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Intermediate Accounting: Reporting...

3rd Edition
James M. Wahlen + 2 others
ISBN: 9781337788281

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Intermediate Accounting: Reporting...

3rd Edition
James M. Wahlen + 2 others
ISBN: 9781337788281
Textbook Problem
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Infrequent Transactions The following transactions were recorded on the books of Baxter Company during the current year.

  1. a. Issued a “small” common stock dividend of 400 shares. The par value is $10 per share, and the relevant market price was $20 per share.
  2. b. Exchanged equipment with a cost of $10,000 and a book value of $3,800 for land valued at $12, 000, paring an additional $8, 500 in cash.
  3. c. Converted preferred stock ($100 par) with a total par value of $20, 000 and a book value of $22,800 to 1,500 shares of its $10 par common stock. The book value method was used to account for the conversion.
  4. d. Recorded a loss of $4, 200 as a result of retiring bonds payable with a face value of $3, 000 and a related premium of $5,000 by paying $39,200.
  5. e. Recorded an ordinary gain of $6,000 as a result of a sale of a building costing $100,000 and having an associated book value of $70,000. Cash received from the sale totaled $76, 000.
  6. f. Acquired equipment by entering into a capital lease. The lease required payments of $5,000 in advance; the present value of the lease payments (before the initial payment) was $34,000.

Required:

Next Level For each of the preceding items, discuss if and illustrate how the transaction would be recorded on the spreadsheet to support the statement of cash flows. Use a journal entry format for your illustrations.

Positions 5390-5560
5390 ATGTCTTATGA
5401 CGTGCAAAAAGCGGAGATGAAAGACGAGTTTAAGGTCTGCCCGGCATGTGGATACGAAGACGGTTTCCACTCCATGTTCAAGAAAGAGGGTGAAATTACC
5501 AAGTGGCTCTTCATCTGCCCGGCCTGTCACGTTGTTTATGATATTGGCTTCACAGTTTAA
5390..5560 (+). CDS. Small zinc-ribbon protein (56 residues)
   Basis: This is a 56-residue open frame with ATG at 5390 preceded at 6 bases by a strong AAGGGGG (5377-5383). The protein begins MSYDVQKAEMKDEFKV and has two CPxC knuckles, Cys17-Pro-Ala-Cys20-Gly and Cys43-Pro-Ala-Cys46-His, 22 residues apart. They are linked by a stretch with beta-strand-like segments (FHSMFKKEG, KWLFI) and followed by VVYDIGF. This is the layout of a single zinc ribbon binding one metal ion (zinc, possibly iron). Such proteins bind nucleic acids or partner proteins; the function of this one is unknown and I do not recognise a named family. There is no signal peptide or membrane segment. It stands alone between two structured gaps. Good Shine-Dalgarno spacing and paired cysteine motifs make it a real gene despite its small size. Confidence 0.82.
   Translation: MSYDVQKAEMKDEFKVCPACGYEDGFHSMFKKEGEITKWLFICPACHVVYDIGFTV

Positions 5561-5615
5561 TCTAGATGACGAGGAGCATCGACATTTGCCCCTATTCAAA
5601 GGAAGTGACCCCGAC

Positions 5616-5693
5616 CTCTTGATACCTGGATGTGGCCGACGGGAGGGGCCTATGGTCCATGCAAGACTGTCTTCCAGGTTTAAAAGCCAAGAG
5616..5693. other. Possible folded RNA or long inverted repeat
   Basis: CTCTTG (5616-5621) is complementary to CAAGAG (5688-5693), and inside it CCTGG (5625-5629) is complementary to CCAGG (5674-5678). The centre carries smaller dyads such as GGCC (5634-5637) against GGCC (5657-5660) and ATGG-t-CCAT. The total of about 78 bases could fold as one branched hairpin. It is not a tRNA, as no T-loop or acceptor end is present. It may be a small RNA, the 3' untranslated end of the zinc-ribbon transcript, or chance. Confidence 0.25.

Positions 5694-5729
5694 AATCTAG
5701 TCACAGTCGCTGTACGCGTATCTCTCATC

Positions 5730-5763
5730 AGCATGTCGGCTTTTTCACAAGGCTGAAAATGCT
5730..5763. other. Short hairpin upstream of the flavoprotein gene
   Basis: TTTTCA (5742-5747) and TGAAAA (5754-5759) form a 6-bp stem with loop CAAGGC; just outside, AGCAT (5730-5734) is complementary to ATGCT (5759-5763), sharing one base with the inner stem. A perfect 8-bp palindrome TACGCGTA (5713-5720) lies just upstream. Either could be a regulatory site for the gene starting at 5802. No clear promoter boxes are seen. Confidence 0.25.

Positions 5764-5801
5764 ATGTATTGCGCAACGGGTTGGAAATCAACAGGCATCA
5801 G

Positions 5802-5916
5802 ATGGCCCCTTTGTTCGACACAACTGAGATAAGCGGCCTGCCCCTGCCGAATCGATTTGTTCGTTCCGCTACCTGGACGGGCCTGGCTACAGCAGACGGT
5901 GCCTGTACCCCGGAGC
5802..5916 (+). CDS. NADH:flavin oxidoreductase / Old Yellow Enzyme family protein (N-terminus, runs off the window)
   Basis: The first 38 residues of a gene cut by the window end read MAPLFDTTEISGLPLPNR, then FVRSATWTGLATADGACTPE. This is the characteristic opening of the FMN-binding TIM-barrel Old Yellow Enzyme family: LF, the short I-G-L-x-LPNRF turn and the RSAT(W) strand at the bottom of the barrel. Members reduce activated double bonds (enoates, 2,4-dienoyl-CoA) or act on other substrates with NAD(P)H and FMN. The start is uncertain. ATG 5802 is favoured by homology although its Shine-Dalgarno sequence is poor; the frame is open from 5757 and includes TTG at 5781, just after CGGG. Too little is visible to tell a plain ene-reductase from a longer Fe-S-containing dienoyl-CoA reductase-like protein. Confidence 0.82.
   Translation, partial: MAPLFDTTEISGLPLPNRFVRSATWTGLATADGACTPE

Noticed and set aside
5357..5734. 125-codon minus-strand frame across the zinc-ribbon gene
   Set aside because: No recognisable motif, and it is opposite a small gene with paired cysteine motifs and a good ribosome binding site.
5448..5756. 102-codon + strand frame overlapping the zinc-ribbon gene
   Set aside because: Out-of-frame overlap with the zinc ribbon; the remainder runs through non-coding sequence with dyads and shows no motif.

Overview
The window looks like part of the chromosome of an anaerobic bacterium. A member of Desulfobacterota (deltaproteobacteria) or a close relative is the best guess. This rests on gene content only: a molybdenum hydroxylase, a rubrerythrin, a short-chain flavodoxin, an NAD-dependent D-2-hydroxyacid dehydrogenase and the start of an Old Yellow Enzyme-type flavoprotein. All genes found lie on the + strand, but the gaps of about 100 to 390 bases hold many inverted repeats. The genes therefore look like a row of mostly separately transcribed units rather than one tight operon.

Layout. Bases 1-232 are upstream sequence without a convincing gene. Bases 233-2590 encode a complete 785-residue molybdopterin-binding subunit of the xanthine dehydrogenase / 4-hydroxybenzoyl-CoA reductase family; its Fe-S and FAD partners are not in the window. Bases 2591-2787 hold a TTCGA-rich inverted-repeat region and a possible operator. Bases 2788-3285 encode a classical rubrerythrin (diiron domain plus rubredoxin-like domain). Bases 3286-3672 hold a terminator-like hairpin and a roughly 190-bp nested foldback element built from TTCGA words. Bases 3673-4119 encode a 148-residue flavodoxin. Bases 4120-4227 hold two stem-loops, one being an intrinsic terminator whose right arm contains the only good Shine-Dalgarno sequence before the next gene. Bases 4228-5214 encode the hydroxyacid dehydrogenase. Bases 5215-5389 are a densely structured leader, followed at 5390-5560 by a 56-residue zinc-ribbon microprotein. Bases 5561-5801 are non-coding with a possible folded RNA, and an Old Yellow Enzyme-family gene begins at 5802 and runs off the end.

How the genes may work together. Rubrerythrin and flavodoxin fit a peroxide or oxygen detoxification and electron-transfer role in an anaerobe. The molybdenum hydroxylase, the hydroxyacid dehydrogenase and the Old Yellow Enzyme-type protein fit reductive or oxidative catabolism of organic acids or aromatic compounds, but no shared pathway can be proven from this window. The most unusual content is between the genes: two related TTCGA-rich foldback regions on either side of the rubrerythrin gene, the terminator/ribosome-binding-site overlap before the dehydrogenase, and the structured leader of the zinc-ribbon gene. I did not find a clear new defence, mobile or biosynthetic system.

To determine

Journalize the transaction recorded on the spreadsheet to support the statement of cash flows.

Explanation

Statement of cash flows: This statement reports all the cash transactions which are responsible for inflow and outflow of cash, and result of these transactions is reported as ending balance of cash at the end of reported period. Statement of cash flows includes the changes in cash balance due to operating, investing, and financing activities.

Worksheet: A worksheet is a spreadsheet used while preparing a financial statement. It is a type of form having multiple columns and it is used in the adjustment process. The use of a worksheet is optional for any organization. A worksheet can neither be considered as a journal nor a part of the general ledger.

Rules of Debit and Credit:

Following rules are followed for debiting and crediting different accounts while they occur in business transactions:

  • Debit, all increase in assets, expenses and dividends, all decrease in liabilities, revenues and stockholders equities.
  • Credit, all increase in liabilities, revenues, and stockholders’ equities, all decrease in assets, expenses.

Prepare journal entry to record the stock dividend.

a. Small stock dividend is not considered to be a financing activity and is not reported on the statement of cash flows because it only affects shareholders equity accounts. This entry is made in the portion of the spreadsheet for the stock dividend.